Chinese authorities summoned executives from dating and social platform Momo on Tuesday to discuss data collection practices and privacy protection relating to its deepfake app Zao, which went viral over the weekend.
Why it matters: Chinese regulators are paying closer attention to how apps collect and use personal data as everyday activities such as payments are increasingly going digital in the country.
Details: The Ministry of Industry and Information Technology (MIIT) ordered Momo to conduct a self-review and self-regulation of the app, reported state-backed People’s Daily Online.
- The regulator is requiring Zao to revise its user agreement and data collection practices to adhere to current data privacy laws.
- Zao claimed in a statement (in Chinese) on Tuesday that it doesn’t store biometric data related to facial recognition, adding that the face verification is used only to ensure that the uploaded photo belongs to the user.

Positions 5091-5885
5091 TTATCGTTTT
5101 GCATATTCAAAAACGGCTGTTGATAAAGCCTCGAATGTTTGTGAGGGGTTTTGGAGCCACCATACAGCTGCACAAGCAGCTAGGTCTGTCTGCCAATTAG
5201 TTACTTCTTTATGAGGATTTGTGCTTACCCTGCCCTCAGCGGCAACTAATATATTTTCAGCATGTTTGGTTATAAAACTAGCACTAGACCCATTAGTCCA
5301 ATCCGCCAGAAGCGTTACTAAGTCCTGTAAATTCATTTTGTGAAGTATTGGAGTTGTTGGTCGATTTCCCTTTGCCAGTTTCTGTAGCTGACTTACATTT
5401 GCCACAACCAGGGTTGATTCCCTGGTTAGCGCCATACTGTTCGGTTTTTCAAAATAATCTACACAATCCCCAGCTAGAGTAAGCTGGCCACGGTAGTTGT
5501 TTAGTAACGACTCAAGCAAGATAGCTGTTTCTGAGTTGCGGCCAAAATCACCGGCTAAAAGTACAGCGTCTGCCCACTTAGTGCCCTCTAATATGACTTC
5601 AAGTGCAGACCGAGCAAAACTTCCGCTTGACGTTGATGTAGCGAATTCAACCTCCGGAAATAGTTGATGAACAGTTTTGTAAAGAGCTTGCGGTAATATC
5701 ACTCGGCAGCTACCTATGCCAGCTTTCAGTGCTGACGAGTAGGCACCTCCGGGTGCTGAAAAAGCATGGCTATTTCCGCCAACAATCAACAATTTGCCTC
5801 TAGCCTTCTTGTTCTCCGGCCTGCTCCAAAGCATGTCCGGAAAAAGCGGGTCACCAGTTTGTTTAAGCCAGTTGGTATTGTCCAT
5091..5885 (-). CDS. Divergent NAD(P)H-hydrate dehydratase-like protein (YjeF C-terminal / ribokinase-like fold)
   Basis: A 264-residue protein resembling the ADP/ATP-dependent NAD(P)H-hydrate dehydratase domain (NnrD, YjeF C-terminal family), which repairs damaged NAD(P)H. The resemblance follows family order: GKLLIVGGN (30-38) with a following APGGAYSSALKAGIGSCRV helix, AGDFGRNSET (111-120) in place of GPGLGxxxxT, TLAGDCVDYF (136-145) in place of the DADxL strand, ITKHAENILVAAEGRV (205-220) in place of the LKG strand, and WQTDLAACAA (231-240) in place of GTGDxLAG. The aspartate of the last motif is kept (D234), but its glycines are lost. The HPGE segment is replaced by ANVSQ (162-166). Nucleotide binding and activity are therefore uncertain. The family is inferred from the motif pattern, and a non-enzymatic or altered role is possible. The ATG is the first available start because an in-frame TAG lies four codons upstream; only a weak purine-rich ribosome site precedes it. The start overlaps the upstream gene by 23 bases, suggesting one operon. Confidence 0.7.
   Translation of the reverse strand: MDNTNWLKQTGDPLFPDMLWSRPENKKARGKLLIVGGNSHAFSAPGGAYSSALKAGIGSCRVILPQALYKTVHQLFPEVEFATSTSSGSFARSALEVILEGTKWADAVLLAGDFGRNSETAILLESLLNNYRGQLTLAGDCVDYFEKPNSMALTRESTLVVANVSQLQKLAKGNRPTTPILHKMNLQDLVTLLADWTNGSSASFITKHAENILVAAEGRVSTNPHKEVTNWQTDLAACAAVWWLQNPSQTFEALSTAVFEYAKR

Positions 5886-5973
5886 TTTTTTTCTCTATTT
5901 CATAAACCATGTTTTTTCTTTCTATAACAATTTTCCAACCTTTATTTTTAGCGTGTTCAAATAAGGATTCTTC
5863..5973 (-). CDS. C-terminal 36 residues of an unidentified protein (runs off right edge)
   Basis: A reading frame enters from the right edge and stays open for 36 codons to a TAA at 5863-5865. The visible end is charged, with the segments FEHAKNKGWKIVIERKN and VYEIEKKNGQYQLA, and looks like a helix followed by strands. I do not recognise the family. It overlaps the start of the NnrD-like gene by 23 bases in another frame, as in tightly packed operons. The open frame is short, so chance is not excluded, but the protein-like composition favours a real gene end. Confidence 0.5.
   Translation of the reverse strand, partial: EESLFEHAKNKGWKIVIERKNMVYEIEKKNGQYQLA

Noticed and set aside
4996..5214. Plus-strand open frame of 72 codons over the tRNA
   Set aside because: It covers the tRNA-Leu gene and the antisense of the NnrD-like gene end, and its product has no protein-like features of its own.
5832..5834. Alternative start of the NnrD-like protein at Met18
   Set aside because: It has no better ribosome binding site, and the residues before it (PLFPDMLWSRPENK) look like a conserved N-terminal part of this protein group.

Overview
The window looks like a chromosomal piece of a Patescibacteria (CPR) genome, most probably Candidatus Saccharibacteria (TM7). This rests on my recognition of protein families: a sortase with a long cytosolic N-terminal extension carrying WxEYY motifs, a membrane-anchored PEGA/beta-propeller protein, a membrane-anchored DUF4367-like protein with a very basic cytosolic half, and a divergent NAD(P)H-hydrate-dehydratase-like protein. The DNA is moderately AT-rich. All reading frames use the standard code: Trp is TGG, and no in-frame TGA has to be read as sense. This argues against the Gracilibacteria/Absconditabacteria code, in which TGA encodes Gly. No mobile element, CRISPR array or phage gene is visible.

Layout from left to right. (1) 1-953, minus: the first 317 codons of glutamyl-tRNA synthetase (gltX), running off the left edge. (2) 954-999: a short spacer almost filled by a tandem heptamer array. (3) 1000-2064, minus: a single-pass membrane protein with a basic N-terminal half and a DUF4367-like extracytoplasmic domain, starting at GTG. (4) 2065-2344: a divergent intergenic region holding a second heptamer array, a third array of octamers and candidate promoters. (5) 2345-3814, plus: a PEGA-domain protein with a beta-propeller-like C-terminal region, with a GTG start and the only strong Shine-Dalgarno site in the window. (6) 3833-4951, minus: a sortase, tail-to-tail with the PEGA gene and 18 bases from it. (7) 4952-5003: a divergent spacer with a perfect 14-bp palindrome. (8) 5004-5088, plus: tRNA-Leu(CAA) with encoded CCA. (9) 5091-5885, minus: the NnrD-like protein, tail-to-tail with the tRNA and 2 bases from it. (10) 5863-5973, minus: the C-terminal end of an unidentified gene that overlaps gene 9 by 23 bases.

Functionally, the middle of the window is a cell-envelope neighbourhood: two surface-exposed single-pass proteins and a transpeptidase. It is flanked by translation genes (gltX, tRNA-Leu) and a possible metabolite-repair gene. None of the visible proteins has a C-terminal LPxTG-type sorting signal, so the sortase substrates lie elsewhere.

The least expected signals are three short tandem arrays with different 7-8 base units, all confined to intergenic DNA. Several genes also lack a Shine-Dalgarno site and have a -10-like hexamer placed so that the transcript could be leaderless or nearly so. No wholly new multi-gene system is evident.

- The app echoed a statement from Alipay (in Chinese) saying that deepfake apps pose no risk of being fraudulently used on payment tools, as facial recognition payments are much more technologically advanced and face-swapping based on a single photo cannot breach such platforms.
- Zao also promised to remove user data according to related laws once users choose to delete their accounts.
Context: Released on August 31 by a majority-owned unit of Momo, Zao quickly went viral in China before policies in its user agreement which allow excessive data collection were widely publicized.
- The app was so popular that its servers hit maximum capacity on launch day.
- The original user agreement granted Zao “completely free, irrevocable, perpetual, transferrable, and re-licensable rights” to content users upload and create. Following user backlash, the app said on Sunday that it had removed the clause from the agreement.